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Tuesday, April 5, 2011

Culture at Saint Ignatius College, Riverview

While Saint Ignatius College closely resembles the mission and values at Boston College, the school’s culture is unlike any other primary school I have previously attended or taught in. Saint Ignatius is a Jesuit middle school and high school, and therefore strives for the ideal of educating the whole person. One of the first things my supervisor told me was that the school’s central desire was to raise young gentleman for others. Although academics certainly still remain central to education at Saint Ignatius, the administration places more stress on social, physical and moral development. When I attended middle and high school I felt immense pressure to perform well in school and the teachers and administration at the schools I attended always taught us that school comes before all else. It was not until I set foot on Boston College campus when I began to experience the philosophy of educating the whole person and the mission of creating “men and women for others.” Both Saint Ignatius and Boston College therefore place emphasis on community service and acting for the good of all in an academic context.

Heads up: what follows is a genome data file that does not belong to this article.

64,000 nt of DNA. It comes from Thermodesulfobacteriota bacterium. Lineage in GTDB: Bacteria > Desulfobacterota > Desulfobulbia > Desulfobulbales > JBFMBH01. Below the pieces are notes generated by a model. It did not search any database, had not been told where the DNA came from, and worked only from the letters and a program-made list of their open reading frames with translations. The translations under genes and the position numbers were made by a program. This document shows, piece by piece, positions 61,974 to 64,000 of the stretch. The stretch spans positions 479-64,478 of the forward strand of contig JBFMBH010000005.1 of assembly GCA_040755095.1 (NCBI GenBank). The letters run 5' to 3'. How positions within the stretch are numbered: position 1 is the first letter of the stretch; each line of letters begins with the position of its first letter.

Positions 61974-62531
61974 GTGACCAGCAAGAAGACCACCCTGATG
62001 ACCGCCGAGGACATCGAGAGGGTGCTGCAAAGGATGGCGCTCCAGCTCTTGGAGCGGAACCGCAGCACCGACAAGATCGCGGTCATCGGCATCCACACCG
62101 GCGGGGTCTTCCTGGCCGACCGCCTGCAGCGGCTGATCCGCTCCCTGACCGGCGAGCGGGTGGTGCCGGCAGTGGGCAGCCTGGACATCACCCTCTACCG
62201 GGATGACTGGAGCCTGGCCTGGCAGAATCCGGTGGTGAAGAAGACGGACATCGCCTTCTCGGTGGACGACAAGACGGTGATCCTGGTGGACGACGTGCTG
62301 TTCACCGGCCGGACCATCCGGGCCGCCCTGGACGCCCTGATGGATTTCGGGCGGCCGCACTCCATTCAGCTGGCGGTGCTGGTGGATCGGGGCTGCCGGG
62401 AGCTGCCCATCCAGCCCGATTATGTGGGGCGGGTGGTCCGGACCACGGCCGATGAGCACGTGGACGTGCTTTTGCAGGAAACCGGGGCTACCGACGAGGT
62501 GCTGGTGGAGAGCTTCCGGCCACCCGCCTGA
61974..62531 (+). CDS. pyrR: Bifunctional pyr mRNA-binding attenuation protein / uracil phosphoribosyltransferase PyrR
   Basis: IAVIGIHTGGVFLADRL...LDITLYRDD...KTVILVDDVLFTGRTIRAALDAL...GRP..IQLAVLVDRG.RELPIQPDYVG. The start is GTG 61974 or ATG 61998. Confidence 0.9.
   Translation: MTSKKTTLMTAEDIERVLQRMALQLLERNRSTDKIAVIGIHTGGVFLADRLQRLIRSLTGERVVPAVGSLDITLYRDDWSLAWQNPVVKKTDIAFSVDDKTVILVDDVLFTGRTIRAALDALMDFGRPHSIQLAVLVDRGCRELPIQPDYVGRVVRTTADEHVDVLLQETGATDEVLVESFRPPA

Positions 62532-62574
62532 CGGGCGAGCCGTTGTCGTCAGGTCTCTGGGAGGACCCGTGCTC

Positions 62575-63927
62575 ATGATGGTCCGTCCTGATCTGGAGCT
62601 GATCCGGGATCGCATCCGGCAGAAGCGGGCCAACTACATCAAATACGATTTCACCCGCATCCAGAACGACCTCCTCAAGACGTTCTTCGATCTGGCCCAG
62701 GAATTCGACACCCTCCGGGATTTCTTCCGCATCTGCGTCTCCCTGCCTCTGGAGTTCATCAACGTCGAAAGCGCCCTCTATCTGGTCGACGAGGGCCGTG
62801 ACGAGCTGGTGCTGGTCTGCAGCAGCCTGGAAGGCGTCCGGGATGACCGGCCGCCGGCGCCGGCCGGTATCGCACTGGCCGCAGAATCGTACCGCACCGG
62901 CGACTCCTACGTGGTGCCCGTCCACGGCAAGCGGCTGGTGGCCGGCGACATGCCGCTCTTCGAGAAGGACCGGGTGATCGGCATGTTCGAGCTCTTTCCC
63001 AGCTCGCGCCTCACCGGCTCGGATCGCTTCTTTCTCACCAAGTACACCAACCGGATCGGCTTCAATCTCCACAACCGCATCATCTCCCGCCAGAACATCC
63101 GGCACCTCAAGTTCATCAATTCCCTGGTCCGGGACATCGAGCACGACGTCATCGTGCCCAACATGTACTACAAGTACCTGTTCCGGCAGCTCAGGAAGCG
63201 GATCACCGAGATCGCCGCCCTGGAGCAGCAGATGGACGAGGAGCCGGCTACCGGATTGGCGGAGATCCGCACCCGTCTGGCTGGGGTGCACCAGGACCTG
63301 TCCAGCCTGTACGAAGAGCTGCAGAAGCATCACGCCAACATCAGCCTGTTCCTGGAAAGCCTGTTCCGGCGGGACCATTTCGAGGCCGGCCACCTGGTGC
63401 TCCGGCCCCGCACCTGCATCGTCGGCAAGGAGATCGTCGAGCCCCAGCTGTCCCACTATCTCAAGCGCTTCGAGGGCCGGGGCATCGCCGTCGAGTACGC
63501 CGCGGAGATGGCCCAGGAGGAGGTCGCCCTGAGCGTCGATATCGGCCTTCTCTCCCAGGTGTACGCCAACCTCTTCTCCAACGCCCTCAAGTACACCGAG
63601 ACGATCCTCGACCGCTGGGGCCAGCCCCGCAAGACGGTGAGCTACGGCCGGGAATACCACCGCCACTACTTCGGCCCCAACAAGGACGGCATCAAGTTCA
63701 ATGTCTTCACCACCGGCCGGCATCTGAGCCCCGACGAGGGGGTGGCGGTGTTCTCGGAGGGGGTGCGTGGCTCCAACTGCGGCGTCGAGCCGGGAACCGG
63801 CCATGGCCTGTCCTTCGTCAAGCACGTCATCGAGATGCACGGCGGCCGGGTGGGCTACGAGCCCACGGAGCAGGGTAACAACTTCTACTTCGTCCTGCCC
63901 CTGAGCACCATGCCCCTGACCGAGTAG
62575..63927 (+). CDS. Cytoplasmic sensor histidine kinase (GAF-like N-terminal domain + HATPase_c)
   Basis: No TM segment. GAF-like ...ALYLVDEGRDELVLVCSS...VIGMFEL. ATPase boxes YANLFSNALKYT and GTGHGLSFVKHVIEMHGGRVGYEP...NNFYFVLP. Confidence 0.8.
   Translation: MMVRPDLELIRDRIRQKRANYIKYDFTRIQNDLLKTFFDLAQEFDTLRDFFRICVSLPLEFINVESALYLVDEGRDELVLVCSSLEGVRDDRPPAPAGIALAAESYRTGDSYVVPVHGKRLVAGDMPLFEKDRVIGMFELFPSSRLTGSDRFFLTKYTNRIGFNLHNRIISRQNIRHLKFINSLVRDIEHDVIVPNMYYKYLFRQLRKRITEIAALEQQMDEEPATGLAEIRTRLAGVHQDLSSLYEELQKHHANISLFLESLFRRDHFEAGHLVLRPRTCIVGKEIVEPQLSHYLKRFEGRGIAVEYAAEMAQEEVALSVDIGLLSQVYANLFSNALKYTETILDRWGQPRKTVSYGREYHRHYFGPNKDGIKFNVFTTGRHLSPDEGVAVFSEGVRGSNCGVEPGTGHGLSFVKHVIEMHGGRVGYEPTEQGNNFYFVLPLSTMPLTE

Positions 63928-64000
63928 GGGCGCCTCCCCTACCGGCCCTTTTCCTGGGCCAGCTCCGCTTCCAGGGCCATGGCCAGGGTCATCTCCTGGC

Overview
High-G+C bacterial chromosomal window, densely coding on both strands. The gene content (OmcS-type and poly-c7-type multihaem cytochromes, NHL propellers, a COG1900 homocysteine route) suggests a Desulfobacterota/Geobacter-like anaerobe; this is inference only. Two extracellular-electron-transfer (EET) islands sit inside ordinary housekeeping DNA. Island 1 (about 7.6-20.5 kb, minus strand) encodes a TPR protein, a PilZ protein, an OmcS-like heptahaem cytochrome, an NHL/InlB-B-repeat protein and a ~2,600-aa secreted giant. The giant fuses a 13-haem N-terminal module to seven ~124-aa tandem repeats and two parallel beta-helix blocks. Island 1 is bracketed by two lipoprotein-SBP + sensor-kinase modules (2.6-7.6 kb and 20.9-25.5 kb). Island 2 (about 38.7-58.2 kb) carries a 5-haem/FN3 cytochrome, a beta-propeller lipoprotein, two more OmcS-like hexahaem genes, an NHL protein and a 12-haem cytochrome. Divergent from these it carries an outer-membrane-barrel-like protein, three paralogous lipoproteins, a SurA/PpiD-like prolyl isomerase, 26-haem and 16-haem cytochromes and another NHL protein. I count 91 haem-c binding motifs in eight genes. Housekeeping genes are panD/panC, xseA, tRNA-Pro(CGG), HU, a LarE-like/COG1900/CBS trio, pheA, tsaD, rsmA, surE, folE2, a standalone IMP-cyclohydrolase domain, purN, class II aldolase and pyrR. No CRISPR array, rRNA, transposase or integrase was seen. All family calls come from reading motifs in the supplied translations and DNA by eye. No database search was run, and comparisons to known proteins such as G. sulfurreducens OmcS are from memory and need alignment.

The culture of Saint Ignatius College is not only affected by the Jesuit ideals it was made for but also by Australian culture itself. In America, all schools are highly structured and students, at most schools, must follow a strict set of rules and take on the traditional “student role” in order to be successful. Australian classroom life is much different, in that all of the teachers and students are much more laid back. After all, the Australian motto is, “No worries, mate!” Stemming from this relaxed phrase that defines Australian culture comes more freedom for students in primary education settings. Teachers are also much more willing to change their original plans as new things come up. For example, on my second day at Saint Ignatius all of the teachers in the staffroom told Kelly and I that they were more than happy to have us in their classrooms teaching whatever we wanted to teach, whenever we wanted to teach. At the end of the day, the teacher’s classroom we were in also had Kelly and I speak at the end of the class to close the day instead of following his normal schedule of ending the class with an afternoon prayer. Another difference I have noticed between Saint Ignatius school culture and my cultural experience in American primary education is the student-teacher relationship. While students display a high level of respect for their teachers just as they are expected to in America, I believe that students and teachers have a much more personable relationship in Australia than in America. The teachers are always willing to talk to students about personal experiences and seem open to developing true friendships with their students. I believe that this helps students feel more comfortable and confident in the classroom, and thereby helps them reach higher levels of achievement in all respects of their education.